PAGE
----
HIA and fears of toxicity: health risk assessment of a control programme for the white-spotted tussock moth in New Zealand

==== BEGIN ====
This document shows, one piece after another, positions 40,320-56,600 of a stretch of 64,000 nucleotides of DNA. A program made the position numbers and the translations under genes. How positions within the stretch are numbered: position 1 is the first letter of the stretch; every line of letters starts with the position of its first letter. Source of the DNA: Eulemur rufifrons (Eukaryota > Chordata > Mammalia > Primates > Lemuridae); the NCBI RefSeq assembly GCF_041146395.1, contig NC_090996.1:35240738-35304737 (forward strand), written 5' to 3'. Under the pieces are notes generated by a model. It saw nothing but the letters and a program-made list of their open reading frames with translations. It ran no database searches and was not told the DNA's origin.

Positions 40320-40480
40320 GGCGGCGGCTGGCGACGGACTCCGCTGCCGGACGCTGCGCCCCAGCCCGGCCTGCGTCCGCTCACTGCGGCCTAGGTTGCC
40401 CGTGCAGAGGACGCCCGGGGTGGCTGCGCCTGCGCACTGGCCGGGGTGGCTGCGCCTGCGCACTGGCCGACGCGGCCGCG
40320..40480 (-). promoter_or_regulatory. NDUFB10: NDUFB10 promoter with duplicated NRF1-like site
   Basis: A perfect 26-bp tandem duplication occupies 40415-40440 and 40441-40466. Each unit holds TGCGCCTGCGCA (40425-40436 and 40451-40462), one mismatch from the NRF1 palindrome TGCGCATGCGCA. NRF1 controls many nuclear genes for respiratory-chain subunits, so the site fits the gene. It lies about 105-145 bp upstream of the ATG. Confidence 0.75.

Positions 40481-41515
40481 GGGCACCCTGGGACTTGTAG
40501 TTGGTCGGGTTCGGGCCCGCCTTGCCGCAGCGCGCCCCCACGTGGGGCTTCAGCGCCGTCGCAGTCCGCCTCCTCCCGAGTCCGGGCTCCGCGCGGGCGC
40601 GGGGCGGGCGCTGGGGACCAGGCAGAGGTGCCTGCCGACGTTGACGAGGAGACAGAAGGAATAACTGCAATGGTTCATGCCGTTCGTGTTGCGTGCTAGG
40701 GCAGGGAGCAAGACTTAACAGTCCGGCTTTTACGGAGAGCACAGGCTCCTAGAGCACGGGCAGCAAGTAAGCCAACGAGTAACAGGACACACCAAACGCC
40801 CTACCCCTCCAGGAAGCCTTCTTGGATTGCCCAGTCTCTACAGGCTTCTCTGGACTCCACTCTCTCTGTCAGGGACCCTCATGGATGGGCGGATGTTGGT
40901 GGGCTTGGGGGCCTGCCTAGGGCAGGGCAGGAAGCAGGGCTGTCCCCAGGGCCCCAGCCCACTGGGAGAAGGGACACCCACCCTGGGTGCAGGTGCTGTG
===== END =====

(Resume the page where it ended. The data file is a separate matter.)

On 17 April 1996, a resident of Kohimarama, Auckland, first identified caterpillars of the white-spotted tussock moth (Orgyia thyellina). In response to the potential threat to native and planted forests, horticultural crops, amenity trees, and gardens, a programme to eradicate the pest commenced in October 1996, using aerial and ground application of the biological pesticide Foray 48B. The campaign, named Operation Ever Green, was implemented by the then New Zealand Ministry of Forestry. A health risk assessment (HIA) preceded the aerial spraying in 1996/1997 and incorporated a plan for risk management and communication. In 1997 a second health risk assessment was performed preparatory to possible continued control measures. This chapter focuses on the second health risk assessment.
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